We are still paying for this lost opportunity.

Despite the persistent opposition from Gates and his allies within the first President Bush's team, a constructive relationship began tentatively to be developed with Russia after 1991. It was built more consistently after January 1993, when Bill Clinton moved into the White House and the crowd associated with Gates finally moved out. The new relation was no longer something that could be built wholesale and rapidly, as the Russian lava had already started settling and cooling in mid-1992. After that, mountains could no longer be moved. Progress was made gradually instead, with contradictions persisting in Russian policy just as they had in the first Gorbachev years. It took more than a decade to get the relation to the present halfway house: an ambivalent partnership coupled with a lot of bones of contention that could still turn it sour.

This relationship has suffered several new blows as President Vladimir Putin has veered away from democracy over the last two years. These blows have been limited by the careful, limited and mixed nature of Putin's policy changes and by caution on the part of the current Bush administration. But the relationship is still fragile enough that it could be destroyed quickly if the United States were to abandon caution for full-scale Russia-bashing -- a move that has been advocated in a number of quarters.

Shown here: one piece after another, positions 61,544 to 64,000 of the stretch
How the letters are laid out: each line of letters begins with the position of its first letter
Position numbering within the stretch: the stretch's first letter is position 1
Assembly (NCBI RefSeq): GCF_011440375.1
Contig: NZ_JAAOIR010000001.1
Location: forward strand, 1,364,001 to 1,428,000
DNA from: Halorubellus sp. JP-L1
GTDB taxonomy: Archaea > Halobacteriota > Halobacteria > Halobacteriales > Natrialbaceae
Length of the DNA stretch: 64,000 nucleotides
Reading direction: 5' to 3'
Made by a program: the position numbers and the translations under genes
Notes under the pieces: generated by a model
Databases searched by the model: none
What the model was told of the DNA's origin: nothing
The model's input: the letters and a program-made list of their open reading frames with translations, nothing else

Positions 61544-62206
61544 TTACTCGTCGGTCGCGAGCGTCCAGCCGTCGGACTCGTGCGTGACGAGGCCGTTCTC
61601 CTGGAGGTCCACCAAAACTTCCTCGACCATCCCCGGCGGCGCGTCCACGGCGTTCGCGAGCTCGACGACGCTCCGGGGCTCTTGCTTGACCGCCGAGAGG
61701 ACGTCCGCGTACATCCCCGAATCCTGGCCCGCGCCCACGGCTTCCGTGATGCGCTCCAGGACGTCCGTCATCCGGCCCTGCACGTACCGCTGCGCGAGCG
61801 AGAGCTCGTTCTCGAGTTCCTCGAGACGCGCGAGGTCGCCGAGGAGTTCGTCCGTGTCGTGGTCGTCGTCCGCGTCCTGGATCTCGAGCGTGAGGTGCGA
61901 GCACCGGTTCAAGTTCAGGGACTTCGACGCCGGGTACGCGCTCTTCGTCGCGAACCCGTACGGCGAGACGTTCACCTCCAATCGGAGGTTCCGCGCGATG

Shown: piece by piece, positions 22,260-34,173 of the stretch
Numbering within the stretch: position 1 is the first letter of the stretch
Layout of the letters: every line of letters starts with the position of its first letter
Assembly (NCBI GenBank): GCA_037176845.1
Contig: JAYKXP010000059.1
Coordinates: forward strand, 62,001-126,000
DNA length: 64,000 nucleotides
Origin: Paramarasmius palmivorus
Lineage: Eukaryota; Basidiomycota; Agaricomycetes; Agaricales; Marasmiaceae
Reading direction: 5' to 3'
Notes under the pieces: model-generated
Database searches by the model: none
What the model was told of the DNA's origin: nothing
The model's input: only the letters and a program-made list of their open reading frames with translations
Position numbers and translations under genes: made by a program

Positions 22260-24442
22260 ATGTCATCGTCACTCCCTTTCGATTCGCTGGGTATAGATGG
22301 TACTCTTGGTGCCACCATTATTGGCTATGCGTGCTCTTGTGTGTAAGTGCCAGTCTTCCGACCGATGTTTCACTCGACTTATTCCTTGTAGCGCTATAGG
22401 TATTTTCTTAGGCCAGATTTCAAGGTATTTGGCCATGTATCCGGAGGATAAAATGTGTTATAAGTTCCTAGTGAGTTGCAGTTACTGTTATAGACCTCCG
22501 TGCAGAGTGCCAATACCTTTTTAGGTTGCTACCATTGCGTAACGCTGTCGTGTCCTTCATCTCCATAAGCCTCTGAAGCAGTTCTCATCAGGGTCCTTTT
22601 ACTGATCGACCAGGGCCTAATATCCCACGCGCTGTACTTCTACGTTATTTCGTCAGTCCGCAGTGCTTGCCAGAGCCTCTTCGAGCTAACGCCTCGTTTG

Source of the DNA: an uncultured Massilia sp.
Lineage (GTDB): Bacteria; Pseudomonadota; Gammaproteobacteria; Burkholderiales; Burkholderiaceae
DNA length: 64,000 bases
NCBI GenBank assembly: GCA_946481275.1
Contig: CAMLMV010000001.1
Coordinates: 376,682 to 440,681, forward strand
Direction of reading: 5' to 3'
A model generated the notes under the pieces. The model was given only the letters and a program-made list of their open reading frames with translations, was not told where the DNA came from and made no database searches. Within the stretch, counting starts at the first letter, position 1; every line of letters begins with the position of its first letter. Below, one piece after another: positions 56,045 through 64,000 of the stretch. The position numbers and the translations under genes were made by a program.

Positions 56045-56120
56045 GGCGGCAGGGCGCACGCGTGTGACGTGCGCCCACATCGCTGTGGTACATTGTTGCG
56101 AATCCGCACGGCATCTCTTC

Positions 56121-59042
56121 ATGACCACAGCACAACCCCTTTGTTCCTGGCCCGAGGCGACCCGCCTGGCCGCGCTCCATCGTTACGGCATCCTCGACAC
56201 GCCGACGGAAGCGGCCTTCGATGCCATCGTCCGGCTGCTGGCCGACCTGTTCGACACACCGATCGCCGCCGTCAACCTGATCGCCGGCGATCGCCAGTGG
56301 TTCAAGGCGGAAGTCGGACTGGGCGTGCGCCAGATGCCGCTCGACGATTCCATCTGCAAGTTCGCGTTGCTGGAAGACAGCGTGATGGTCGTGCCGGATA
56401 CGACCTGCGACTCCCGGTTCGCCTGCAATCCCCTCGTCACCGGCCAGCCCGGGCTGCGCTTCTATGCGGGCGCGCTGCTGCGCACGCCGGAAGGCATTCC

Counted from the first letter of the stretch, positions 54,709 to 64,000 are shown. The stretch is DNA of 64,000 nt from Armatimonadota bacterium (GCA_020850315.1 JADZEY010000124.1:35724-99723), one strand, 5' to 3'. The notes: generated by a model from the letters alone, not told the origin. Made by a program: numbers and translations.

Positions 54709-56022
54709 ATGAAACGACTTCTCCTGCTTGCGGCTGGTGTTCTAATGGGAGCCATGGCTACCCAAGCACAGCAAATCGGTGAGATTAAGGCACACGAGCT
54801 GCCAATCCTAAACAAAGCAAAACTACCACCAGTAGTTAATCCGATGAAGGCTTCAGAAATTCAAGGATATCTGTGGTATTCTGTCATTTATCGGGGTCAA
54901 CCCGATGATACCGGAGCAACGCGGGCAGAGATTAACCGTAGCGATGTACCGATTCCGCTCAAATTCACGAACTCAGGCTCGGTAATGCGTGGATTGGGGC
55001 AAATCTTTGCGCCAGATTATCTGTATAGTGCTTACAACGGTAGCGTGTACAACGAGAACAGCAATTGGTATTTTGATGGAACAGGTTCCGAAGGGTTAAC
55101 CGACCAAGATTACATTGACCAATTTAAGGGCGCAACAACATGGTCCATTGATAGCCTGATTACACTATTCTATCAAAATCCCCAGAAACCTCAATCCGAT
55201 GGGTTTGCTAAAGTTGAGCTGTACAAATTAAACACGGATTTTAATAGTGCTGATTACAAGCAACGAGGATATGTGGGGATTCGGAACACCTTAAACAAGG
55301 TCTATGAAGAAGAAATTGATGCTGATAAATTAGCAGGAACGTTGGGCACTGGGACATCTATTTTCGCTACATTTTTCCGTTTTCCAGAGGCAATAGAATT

The United States' other partnerships are less fragile. Relations with Europe run long and deep. They have been harmed by Iraq, but they will be repaired as policy returns to a more sensible direction. Europeans are already optimistic following the U.S. mid-term election results.

But the relationship with Russia is unconsolidated and troubled. Rumsfeld had at least been working with Russia in the NATO-Russia Council, which remains one of the few semi-serious links that have been built between the West and Russia. But this will be all too easy for Gates, as secretary of defense, to undermine.

There were some outside counters to Gates' approach under Bush the elder, including the media and the Democratic Party, who both opposed this line. Today he would meet little opposition in bashing Russia -- a pastime that has once again become popular. Ironically, the only counterweight today might be Rice, who appears to have moderated her own stand, if only as a result of the Sept. 11, 2001 terrorist attacks on the United States. Indulging old feelings toward a Russia that is still a nuclear superpower and owns most of the critical geopolitical territory north of the Islamic world no longer made sense.

The question now is will Gates stick to the approach he advocated with regard to Gorbachev and the Soviet Union. Did he learn anything from these mistakes and does he understand how negative they were for the United States? Will he take a different approach?

During his Senate confirmation hearings, this is a matter on which the Senate should grill him.

Ira Straus is U.S. coordinator of the Committee on Eastern Europe and Russia in NATO, a Washington-based nongovernmental organization.